The biggest police tax probe into Premier League corruption has been beset with problems from the start.
Rumours of corrupt dealings, bungs and bribes have dogged those at the heart of our national game for years.
Since Brian Clough and George Graham were linked with backhanders in the 1990s, a string of high-profile names have had their reputations called into question.
But despite at least nine arrests, there has not been a single conviction. It is five years since City of London police launched an initially low-key inquiry targeting alleged financial corruption in the multibillion-pound-a-year industry.
Detectives from the economic crime unit at City of London Police were assisted by HMRC inspectors as they scoured the private dealings of the sport's mega-rich for evidence of corrupt cash changing hands.
Police insisted their investigation was independent of an inquiry commissioned by the Premier League.
In 2006, the football body brought in former Metropolitan Police Commissioner Lord Stevens and his company Quest to examine several hundred transfers.
But it is clear the police and Quest investigators may have several common areas of interest.
The paper trail which led officers to Harry Redknapp stemmed from an interview he had given to Quest.
The Quest inquiry was set up by Premier League chief executive Richard Scudamore following allegations by Sven-Goran Eriksson.
Eriksson was caught making several indiscreet comments referring to murky financial dealings by an undercover reporter.
Luton Town manager Mike Newell also thrust the issue into the spotlight when he told BBC's Panorama that agents tried to pay him money for illicit transfers.
The Quest team said five football clubs - Chelsea, Newcastle, Bolton, Middlesbrough and Portsmouth - would face further investigation into their transfer deals.
However none of the five clubs, who all co-operated with the inquiry, were reported for breaching transfer regulations.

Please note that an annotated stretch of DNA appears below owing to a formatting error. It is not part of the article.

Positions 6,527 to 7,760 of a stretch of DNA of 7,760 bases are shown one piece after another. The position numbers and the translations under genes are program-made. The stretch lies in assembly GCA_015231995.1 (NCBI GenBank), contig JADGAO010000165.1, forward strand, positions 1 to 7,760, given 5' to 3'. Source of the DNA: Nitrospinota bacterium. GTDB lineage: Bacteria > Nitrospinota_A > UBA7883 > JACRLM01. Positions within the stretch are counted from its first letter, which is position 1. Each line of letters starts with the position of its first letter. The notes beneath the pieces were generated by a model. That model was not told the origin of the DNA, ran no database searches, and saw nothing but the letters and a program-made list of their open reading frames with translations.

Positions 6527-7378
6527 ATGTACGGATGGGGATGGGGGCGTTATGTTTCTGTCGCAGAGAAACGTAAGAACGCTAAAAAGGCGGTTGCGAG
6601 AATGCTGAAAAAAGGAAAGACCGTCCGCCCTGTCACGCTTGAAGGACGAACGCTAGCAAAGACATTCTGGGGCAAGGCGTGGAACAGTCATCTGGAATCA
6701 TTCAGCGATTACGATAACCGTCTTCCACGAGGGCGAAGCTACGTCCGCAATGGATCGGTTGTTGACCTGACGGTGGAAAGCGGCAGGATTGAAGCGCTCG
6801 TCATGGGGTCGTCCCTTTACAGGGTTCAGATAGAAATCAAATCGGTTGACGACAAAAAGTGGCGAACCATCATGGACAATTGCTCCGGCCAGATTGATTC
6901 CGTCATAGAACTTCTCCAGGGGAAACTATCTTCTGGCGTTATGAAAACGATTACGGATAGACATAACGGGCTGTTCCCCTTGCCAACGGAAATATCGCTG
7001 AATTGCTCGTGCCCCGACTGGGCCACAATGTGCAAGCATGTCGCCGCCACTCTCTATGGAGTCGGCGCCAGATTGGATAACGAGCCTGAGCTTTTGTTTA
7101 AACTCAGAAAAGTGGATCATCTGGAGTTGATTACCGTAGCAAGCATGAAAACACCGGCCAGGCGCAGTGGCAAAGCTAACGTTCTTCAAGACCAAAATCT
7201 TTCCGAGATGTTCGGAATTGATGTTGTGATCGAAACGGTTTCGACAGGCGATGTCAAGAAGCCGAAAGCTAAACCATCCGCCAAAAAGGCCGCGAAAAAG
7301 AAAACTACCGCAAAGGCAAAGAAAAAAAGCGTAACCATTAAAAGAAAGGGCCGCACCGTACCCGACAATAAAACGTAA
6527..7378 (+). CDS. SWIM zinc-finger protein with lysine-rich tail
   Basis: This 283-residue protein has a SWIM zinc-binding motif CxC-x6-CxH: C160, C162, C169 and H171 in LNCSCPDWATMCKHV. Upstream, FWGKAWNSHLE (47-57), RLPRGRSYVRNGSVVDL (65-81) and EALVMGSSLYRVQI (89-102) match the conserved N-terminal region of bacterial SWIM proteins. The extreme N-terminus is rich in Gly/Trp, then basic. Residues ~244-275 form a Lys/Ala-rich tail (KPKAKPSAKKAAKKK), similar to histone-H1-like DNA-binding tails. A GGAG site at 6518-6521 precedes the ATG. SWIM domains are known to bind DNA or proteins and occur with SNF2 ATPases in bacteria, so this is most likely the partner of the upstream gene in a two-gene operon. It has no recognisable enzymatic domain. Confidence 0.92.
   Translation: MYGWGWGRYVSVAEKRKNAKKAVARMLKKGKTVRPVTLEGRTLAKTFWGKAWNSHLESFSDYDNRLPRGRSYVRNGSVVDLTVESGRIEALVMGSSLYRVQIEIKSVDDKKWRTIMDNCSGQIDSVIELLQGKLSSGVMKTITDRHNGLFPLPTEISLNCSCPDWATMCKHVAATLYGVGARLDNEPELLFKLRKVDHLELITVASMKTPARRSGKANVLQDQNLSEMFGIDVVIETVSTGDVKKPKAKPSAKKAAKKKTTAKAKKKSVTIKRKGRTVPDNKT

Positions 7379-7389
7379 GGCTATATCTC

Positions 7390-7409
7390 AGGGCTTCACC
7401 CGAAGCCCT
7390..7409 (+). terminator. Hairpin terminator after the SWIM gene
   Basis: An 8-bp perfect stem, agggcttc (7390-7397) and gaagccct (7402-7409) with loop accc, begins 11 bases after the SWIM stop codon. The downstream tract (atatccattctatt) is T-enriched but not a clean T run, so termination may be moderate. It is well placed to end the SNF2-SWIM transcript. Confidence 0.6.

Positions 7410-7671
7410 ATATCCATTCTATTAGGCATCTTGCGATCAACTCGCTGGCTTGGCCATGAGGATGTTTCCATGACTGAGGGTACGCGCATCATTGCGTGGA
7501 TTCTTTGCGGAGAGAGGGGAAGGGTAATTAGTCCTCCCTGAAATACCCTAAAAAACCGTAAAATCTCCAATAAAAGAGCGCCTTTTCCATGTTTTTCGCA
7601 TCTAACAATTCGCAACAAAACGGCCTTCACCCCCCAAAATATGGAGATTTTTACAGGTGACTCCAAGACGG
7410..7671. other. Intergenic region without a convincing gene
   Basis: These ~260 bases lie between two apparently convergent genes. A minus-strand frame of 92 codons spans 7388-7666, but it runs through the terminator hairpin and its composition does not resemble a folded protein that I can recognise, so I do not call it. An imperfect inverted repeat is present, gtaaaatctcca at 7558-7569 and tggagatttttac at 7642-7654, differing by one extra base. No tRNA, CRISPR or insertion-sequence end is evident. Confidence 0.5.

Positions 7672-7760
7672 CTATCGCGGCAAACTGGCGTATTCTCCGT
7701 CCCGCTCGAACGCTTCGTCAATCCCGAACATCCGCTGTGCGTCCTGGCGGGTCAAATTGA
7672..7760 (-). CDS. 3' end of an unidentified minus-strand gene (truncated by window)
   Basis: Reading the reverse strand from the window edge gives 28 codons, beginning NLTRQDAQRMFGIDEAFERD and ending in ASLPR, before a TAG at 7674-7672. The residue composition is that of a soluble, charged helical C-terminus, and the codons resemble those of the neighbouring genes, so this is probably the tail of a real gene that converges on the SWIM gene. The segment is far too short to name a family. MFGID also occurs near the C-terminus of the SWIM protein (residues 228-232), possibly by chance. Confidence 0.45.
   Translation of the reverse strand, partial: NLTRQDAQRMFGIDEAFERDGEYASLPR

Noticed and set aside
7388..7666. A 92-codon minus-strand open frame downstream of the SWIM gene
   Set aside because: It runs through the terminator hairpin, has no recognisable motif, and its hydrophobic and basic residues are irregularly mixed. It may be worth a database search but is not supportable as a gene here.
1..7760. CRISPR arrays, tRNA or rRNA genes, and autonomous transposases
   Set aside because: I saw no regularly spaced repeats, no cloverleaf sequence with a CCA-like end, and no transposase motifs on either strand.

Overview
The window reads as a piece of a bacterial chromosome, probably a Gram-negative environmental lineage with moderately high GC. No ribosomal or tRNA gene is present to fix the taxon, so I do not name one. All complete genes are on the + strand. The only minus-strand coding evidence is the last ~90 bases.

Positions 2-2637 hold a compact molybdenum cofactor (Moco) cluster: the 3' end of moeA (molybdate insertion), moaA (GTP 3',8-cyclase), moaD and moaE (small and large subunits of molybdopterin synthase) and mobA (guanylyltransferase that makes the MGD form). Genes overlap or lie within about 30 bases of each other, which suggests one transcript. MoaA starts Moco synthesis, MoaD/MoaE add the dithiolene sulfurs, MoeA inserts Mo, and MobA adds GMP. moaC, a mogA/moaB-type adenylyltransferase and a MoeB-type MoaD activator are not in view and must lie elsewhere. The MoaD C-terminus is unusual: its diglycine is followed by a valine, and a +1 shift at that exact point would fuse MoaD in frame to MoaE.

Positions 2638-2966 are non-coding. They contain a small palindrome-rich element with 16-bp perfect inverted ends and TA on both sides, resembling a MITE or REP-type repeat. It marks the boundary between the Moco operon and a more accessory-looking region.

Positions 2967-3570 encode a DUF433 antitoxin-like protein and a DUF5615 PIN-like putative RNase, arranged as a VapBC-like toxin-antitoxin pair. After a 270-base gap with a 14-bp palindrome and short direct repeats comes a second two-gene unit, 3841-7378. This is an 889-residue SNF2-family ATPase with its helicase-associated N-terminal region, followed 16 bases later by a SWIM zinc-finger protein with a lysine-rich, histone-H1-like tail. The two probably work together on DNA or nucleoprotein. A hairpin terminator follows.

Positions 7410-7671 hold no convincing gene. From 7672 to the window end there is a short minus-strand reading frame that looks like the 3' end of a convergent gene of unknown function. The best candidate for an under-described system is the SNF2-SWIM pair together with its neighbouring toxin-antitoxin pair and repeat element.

The inquiry raised concern about 15 agents and third parties involved in 17 transfers. Some included household names such as Chelsea stars Didier Drogba, Petr Cech and Michael Essien.
Suspicions about one of those transfers were deemed to be sufficiently serious to be referred directly to the police and were not published in the report.
Meanwhile responsibility for the remaining 16 "uncleared" transfers was returned to the Football Association.
Officials at the FA and football's world governing body Fifa have examined the evidence provided by Lord Stevens.
Sports minister Richard Caborn said he was "deeply concerned" that some agents did not co-operate with the Quest team, while Redknapp told Southwark Crown Court that many other managers had not co-operated to the extent he did.
Lord Stevens has since said anti-corruption legislation was inadequate.
He said: "Those of us who have been at the sharp end of investigating corruption have found it is exceedingly difficult, on occasions, to get to the truth of the matter.
"Complex laws don't allow you to drill down into the real substance and gain the evidence you need to convict people for the type of corruption we're talking about.
"I think the current laws regarding bribery and corruption have been adequately described as 'obscure, complex, inconsistent and insufficiently comprehensive'.
"Surely that situation cannot be allowed to continue."
The City of London Police's Operation Apprentice has been running since the end of 2006.
Sources claim there has been a tense relationship between detectives and tax inspectors after the HMRC were drafted in to help.
David Gold, the former Birmingham City chairman now at West Ham United, described the affair as "a witch-hunt against football".
"I don't know why it has taken so long," he said.
"These people have lives to live. It is not fair. They should be respected, not treated like criminals."
Under the guidance of Detective Inspector David Manley, Apprentice investigations focused on the activities at Portsmouth between November 2007 and April 2008, leading to the eventual arrest of then Portsmouth manager Redknapp, former Portsmouth chairman Milan Mandaric and the club's chief executive, Peter Storrie.
The operation did not want for manpower, with around 30 officers raiding Redknapp's home at dawn.
But the drawn-out nature of the investigation caused resentment among those involved.
That anger will not be going away fast after the 8million inquiry boiled down to nothing.